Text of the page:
Yurts on the outskirts. Photos: Courtesy of Casey Hynes
The moment you cross from China into Mongolia, you know it. Despite the slim border that divides the countries, the shift is unmistakable. From the stern and broad-faced stocky guards who patrol the demarcation in their sand-colored fatigues to the lines of farm trucks paused at customs, these places seem a world apart.
The contrast manifests itself nowhere more clearly than it does in Ulaan Baatar, the Mongolian capital. Whether you arrive by overnight train or airplane, the first thing of note is the surprising quiet. Unlike the Chinese capital, where the ears ring from the ever-present cacophony of blaring horns, shouted cell phone conversations, pop music streaming from storefronts and the constant hum of the city, Ulaan Baatar is absent of the din that marks most metropolises.
Ulaan Baatar is also small, though it is purported to be growing. The city boasts only one high-rise building, a Chinese-built structure dubbed "The Sail." Most streets are characterized by a pattern of restaurants, banks and abandoned buildings. The atmosphere feels closer to a post-Soviet Eastern European city than an urban hub in Asia. Only a few minutes from the train station, clusters of yurts, traditional Mongolian nomadic homes, make up what can only be described as village-eqsue urban sprawl.
Despite its size, prices in Mongolia are comparable to those in a second-tier city in the United States, which is to say, not cheap. Hostel prices are reasonable, however, running as low as 40 yuan ($6.20) for a bed per night.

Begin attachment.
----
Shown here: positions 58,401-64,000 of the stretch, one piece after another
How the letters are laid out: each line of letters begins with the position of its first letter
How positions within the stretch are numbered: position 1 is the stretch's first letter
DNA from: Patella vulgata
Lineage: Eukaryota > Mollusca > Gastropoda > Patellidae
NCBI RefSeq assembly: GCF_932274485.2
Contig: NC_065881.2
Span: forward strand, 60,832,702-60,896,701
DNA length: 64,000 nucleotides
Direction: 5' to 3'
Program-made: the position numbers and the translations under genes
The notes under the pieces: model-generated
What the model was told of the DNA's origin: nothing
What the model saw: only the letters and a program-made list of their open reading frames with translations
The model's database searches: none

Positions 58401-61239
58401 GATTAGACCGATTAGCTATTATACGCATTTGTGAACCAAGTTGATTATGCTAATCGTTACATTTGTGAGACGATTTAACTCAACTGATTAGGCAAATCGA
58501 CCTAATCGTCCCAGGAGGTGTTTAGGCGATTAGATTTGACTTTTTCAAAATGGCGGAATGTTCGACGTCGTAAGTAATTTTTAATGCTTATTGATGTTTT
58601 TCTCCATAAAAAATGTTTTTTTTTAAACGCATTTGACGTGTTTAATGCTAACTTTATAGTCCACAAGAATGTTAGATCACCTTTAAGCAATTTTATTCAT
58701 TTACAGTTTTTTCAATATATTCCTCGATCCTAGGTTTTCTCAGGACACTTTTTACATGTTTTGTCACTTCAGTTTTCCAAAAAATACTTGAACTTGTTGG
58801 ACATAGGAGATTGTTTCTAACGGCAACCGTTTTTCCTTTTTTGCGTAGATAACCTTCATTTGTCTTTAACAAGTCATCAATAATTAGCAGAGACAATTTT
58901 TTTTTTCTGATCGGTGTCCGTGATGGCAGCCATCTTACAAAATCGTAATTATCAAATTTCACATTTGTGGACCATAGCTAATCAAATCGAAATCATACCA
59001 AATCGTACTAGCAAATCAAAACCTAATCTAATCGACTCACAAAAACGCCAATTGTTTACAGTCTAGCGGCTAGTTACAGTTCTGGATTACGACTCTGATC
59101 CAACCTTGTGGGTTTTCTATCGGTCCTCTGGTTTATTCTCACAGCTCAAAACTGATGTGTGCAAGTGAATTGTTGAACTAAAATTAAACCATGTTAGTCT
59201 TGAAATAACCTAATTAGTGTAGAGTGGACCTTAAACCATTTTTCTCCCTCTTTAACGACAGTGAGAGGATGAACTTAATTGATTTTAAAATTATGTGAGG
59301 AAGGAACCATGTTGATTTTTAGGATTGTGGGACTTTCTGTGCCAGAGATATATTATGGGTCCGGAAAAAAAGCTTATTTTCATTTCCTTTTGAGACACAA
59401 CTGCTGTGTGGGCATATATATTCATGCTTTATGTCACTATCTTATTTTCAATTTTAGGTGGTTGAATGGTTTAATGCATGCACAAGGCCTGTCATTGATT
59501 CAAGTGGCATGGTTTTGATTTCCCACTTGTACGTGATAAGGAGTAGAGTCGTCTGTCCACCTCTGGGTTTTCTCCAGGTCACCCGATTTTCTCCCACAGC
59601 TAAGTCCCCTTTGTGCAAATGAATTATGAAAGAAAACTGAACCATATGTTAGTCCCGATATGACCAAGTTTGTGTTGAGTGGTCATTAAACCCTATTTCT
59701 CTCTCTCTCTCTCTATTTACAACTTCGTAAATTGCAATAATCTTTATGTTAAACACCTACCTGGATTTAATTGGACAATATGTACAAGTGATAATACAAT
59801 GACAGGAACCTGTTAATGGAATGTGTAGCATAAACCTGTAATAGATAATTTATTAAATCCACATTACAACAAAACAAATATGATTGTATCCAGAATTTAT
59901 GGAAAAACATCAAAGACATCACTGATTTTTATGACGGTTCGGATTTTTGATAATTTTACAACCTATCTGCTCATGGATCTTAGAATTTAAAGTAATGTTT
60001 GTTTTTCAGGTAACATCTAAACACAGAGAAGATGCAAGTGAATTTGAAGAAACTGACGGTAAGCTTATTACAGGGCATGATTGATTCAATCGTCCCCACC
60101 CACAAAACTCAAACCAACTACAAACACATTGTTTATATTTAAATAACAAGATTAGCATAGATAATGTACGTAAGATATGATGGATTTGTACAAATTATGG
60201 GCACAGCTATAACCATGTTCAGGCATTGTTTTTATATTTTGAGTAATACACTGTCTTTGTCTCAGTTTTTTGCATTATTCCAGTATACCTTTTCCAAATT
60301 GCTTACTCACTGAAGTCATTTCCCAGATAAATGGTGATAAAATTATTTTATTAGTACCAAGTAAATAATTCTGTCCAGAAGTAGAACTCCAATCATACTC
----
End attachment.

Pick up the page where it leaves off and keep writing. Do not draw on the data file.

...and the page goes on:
An enormous statue of Ghengis Khan sits in Sukhbaatar Square, a nod to the government's recent push to elevate the ancient warrior to heroic status and inspire a sense of patriotism. Other tourist sites include the Bogd Khan Palace, the Gandan and Choijin Lama monasteries and the Natural History Museum. This isn't the most inviting attraction if you're judging by its bland exterior, but it houses an impressive paleontology collection, including a complete Tarbosaurus skeleton fossil and dinosaur eggs.
If you think the Chinese are assertive when they're trying to get somewhere, you will be amazed (and perhaps irritated) by the Mongolian way of doing things. People will actually shove you out of the way while you're walking down the street or waiting in line to see an attraction. They also toe the line between friendly and rude. On an overnight train ride, during which a friend and I were sharing a car with a Mongolian couple, a friend of the couple's made herself at home on my bed, eating peanuts and chatting for nearly two hours. No one seemed to think anything of piling into each other's rooms and taking over the space.
The traditional Mongolian diet revolves around meat, and fast food restaurants seem to specialize in khuushur, a deep fried, meat-filled pancake. There are a surprising number of Western restaurants, though their attempts at dishes such as pizza and chicken caesar salad fall far short of those in Beijing, let alone the West. For a culture of meat-eaters, however, they also do vegetarian restaurants exceptionally well, where you can find some of the healthiest and best-prepared food in the city.